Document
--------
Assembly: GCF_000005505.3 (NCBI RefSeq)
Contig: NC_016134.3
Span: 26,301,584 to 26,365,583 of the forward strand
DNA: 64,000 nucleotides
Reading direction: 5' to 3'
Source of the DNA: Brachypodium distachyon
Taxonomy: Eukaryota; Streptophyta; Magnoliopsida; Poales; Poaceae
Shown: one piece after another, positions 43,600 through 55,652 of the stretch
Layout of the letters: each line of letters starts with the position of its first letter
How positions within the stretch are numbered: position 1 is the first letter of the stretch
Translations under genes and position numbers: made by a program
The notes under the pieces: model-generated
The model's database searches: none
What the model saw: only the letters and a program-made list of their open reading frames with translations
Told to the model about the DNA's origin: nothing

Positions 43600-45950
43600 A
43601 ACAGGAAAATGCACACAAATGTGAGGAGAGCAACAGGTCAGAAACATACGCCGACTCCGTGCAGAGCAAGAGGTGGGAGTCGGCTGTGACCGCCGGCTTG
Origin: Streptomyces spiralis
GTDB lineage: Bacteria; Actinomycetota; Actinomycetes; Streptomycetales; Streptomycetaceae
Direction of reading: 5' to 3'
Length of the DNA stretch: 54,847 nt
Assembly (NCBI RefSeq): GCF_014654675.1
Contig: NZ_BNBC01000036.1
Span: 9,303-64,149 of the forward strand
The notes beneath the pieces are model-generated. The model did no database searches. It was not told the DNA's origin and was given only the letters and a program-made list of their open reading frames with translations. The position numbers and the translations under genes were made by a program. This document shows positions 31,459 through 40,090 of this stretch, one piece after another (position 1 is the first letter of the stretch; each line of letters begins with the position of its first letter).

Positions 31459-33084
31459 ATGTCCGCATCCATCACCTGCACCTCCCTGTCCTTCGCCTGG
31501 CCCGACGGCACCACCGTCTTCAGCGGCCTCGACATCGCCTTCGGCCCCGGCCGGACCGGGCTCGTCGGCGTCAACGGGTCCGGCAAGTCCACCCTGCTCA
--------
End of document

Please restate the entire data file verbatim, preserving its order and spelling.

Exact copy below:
Assembly: GCF_000005505.3 (NCBI RefSeq)
Contig: NC_016134.3
Span: 26,301,584 to 26,365,583 of the forward strand
DNA: 64,000 nucleotides
Reading direction: 5' to 3'
Source of the DNA: Brachypodium distachyon
Taxonomy: Eukaryota; Streptophyta; Magnoliopsida; Poales; Poaceae
Shown: one piece after another, positions 43,600 through 55,652 of the stretch
Layout of the letters: each line of letters starts with the position of its first letter
How positions within the stretch are numbered: position 1 is the first letter of the stretch
Translations under genes and position numbers: made by a program
The notes under the pieces: model-generated
The model's database searches: none
What the model saw: only the letters and a program-made list of their open reading frames with translations
Told to the model about the DNA's origin: nothing

Positions 43600-45950
43600 A
43601 ACAGGAAAATGCACACAAATGTGAGGAGAGCAACAGGTCAGAAACATACGCCGACTCCGTGCAGAGCAAGAGGTGGGAGTCGGCTGTGACCGCCGGCTTG
Origin: Streptomyces spiralis
GTDB lineage: Bacteria; Actinomycetota; Actinomycetes; Streptomycetales; Streptomycetaceae
Direction of reading: 5' to 3'
Length of the DNA stretch: 54,847 nt
Assembly (NCBI RefSeq): GCF_014654675.1
Contig: NZ_BNBC01000036.1
Span: 9,303-64,149 of the forward strand
The notes beneath the pieces are model-generated. The model did no database searches. It was not told the DNA's origin and was given only the letters and a program-made list of their open reading frames with translations. The position numbers and the translations under genes were made by a program. This document shows positions 31,459 through 40,090 of this stretch, one piece after another (position 1 is the first letter of the stretch; each line of letters begins with the position of its first letter).

Positions 31459-33084
31459 ATGTCCGCATCCATCACCTGCACCTCCCTGTCCTTCGCCTGG
31501 CCCGACGGCACCACCGTCTTCAGCGGCCTCGACATCGCCTTCGGCCCCGGCCGGACCGGGCTCGTCGGCGTCAACGGGTCCGGCAAGTCCACCCTGCTCA